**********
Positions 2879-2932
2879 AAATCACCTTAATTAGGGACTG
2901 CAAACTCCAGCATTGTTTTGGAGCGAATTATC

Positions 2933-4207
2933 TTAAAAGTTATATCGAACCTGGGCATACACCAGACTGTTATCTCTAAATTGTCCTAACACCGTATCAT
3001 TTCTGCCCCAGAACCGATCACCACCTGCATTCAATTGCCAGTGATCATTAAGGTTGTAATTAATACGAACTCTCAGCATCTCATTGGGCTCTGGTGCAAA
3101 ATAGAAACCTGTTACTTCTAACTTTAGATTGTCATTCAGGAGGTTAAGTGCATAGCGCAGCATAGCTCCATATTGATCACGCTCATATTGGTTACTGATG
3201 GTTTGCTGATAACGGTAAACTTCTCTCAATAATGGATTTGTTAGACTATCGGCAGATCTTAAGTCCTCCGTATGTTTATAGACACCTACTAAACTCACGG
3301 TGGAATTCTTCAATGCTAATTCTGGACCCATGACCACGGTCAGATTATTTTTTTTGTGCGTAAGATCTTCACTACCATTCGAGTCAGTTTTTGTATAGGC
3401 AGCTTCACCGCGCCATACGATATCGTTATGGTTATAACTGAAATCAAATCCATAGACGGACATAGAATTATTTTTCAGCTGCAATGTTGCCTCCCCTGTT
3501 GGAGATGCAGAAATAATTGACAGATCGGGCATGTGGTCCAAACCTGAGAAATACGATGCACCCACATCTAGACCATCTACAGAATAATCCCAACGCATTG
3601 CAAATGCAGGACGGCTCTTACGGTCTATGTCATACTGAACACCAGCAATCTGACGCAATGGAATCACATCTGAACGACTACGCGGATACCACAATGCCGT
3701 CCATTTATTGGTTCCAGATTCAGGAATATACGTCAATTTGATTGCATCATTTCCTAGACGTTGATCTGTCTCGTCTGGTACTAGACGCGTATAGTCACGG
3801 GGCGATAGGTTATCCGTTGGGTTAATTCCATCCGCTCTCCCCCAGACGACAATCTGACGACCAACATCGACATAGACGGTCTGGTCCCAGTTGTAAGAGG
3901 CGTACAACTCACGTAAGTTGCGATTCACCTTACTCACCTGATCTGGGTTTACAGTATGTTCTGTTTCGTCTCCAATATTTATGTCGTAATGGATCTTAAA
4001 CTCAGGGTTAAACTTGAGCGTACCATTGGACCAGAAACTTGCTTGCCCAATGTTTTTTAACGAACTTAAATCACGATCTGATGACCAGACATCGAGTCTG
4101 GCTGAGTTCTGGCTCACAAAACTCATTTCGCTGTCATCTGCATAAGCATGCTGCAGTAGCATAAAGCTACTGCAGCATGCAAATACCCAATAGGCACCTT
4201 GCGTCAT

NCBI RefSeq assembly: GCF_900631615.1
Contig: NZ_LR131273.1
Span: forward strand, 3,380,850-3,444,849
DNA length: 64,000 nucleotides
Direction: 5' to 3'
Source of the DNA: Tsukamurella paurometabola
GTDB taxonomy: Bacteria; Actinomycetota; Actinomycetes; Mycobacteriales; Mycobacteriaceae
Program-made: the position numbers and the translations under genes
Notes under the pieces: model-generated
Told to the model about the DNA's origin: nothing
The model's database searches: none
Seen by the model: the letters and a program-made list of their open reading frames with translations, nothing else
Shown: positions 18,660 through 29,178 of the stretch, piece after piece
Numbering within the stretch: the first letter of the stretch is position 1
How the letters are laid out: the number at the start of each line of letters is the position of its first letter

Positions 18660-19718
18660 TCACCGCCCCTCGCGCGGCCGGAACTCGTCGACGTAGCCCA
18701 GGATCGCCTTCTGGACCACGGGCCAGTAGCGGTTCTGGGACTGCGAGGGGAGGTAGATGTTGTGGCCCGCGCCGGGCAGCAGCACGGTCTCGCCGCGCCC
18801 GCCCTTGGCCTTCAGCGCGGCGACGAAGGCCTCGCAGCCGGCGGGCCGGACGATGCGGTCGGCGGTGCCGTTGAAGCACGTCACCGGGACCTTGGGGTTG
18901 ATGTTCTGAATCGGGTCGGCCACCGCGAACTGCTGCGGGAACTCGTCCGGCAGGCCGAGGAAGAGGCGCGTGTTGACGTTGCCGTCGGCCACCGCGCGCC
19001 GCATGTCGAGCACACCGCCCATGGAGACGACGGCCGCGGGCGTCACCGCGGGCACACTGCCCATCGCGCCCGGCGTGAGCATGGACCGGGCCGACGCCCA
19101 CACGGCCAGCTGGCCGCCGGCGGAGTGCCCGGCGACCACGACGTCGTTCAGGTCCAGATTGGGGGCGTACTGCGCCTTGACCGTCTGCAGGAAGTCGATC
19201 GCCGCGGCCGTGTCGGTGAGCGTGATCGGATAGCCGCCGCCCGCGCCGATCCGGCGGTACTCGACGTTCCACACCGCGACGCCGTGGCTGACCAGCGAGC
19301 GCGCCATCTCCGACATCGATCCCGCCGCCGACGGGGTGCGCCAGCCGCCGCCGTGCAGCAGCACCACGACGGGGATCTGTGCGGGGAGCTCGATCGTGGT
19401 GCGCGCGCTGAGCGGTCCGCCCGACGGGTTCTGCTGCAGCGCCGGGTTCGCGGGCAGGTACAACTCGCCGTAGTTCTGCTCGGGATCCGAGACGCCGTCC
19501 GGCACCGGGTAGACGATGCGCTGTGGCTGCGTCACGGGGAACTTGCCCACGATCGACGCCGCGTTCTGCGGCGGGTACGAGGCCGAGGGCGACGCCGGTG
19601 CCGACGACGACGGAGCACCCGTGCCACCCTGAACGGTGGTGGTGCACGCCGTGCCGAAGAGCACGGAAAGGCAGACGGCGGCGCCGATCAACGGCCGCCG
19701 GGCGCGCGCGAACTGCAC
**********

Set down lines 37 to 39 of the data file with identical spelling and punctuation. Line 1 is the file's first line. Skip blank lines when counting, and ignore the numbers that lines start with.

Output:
18801 GCCCTTGGCCTTCAGCGCGGCGACGAAGGCCTCGCAGCCGGCGGGCCGGACGATGCGGTCGGCGGTGCCGTTGAAGCACGTCACCGGGACCTTGGGGTTG
18901 ATGTTCTGAATCGGGTCGGCCACCGCGAACTGCTGCGGGAACTCGTCCGGCAGGCCGAGGAAGAGGCGCGTGTTGACGTTGCCGTCGGCCACCGCGCGCC
19001 GCATGTCGAGCACACCGCCCATGGAGACGACGGCCGCGGGCGTCACCGCGGGCACACTGCCCATCGCGCCCGGCGTGAGCATGGACCGGGCCGACGCCCA